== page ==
What a year 2001 was. Job cuts, profit warnings, reduced IT spend, retrenchment and uncertainty. Though still wary after the dotcom debacle, companies did begin to dip their toes in the e-business water again. This time, though, we are seeing less talk and more focused, realistic action.
Companies are getting back to basics. E-business - now probably best described as a means of moving information around using standard protocols - is functioning at a tactical level. It is helping companies to cut costs, obtain better information and get to customers and markets that they could not previously reach.
We are in fixing and improving mode - looking at what we have got and driving out greater value and efficiencies. I recently spoke to the IT director of a major pharmaceutical company who said he wanted to expand the scope of his project, but with a new focus - cost reduction rather than revenue growth. And he is not alone.
But it will not just be cost cutting in 2002. We will also notice the impact of emerging technologies in the year ahead.
Web services offer a modular method of accessing information, when and as you need it, that is set to carve itself a fairly big niche - providing agreement can be reached on language and standards. For many, Web services are seen as the holy grail of technology. They take morsels of data, link them together in infinitely variable patterns to create a Web service, and enable users to access what they need, when they need it, across secure networks.
Web services have huge cost reduction potential. For instance, there is no need to pay for a spell checker to sit on every PC. Pay for what you use, when you use it, via Web services. For end-users, there will be no discernible difference. From an IT perspective though, it is revolutionary stuff - thousands of companies sharing the same Web services on demand, with no need for in-house IT systems or PC software to launch them.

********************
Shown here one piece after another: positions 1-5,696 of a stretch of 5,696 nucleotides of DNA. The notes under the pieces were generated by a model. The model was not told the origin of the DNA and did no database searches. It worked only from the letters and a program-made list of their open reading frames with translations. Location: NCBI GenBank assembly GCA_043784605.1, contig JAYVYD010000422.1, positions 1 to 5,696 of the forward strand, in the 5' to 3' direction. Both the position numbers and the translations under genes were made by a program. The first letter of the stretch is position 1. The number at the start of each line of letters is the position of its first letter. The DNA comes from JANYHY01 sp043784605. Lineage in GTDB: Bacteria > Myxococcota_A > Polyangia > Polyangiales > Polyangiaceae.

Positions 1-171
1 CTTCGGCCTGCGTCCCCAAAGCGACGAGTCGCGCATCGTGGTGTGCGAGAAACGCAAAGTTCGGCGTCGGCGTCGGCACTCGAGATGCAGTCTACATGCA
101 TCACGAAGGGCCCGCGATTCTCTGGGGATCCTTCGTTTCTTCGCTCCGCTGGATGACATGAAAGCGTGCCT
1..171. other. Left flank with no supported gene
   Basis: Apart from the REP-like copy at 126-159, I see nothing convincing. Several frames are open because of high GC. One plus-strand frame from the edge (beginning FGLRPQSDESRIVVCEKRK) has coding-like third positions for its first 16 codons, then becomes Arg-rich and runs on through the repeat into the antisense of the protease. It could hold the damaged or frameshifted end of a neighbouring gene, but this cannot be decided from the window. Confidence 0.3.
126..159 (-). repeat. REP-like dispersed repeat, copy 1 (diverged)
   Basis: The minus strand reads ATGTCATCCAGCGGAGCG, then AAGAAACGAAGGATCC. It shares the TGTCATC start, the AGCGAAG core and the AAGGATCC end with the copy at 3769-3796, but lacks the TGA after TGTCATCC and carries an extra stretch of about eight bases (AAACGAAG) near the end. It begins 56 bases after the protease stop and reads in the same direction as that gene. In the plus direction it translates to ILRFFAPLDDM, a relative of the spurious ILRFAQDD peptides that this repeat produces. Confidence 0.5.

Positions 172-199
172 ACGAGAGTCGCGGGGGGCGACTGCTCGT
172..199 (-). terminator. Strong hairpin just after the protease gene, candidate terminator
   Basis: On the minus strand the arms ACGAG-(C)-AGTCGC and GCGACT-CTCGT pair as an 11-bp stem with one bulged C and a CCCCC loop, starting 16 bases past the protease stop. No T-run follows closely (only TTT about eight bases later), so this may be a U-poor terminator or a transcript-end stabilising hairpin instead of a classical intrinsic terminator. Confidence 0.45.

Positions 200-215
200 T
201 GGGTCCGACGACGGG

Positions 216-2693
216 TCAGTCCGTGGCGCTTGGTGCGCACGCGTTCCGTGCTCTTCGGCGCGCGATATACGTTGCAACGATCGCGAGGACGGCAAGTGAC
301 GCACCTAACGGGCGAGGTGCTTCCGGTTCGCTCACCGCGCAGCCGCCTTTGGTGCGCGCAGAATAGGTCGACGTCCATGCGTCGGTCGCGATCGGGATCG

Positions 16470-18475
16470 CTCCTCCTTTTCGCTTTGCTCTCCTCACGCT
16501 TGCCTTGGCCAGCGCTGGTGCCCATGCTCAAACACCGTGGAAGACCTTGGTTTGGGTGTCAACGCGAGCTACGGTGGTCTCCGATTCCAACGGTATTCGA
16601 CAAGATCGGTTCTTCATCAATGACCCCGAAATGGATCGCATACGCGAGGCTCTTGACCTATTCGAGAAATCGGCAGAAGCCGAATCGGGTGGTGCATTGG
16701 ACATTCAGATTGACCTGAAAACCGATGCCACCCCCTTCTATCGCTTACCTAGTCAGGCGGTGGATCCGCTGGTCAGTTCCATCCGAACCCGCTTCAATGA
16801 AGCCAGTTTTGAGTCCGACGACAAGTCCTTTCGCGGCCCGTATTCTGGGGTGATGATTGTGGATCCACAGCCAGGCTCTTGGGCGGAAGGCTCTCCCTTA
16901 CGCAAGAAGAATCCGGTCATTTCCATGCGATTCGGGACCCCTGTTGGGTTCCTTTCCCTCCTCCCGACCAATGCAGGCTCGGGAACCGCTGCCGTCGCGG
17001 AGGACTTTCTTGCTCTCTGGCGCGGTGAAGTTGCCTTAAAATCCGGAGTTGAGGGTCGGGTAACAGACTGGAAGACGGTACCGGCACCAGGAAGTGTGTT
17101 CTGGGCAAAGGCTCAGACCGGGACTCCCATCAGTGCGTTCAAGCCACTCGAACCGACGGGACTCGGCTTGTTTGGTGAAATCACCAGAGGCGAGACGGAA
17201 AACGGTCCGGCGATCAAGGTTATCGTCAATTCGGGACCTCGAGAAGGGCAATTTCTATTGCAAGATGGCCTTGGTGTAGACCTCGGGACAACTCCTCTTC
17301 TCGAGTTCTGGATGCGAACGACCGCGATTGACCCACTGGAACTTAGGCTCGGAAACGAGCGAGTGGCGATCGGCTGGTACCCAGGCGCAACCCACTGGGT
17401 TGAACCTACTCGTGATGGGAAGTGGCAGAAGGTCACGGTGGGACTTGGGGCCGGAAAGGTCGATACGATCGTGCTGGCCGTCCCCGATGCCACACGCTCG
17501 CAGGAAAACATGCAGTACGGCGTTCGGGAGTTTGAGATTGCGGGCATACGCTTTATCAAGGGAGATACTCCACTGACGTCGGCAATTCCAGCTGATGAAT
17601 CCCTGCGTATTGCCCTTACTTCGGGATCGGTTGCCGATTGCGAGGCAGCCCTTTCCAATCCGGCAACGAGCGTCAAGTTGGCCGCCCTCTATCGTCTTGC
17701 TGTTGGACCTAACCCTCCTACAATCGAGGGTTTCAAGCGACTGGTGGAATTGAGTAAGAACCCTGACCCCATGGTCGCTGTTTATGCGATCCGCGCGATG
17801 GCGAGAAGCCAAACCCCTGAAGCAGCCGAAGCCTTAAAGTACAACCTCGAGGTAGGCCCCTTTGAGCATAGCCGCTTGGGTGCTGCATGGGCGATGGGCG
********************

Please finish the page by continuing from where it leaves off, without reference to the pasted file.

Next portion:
Intranets and corporate portals are big news for companies looking to get more out of existing systems. The portal is the lay person's door into technology. It pipes the information that users need to their desktops and enables them to sift information rapidly - which is great for productivity gains.
KPMG recently undertook a multimillion-pound portal project at a major utility company. It paid for itself in less than nine months by introducing significant cost and time efficiencies into fairly routine processes. Importantly, it enabled the company to focus more of its resources on what makes it competitive - the way it manages its customers.
Companies accumulate masses of information, but accessing what you need can often be a laborious process. Information is currently stored on hard discs, CDs or shared drives. Typically unstructured, like text books with no index, these repositories are getting bigger and more difficult to search all the time.
Storage area networks (Sans), which are designed specifically to store and distribute large volumes of information, are a "must have" for 2002. They are an asset for knowledge management and reduce the cost of ownership. And, with a dedicated network for data transmission, they do not clog up the existing network with large amounts of data.
Web services, intranets and Sans could alleviate three age-old headaches: how to get applications cheaply and remotely; how to deliver information to where it is needed, when it is needed; and how to store information so you can get at it simply and cost-effectively.
In a downturn, it is applications such as these that will enable organisations to extract more value out of their existing IT assets - whether technological or intellectual capital - and to reduce costs by faster execution.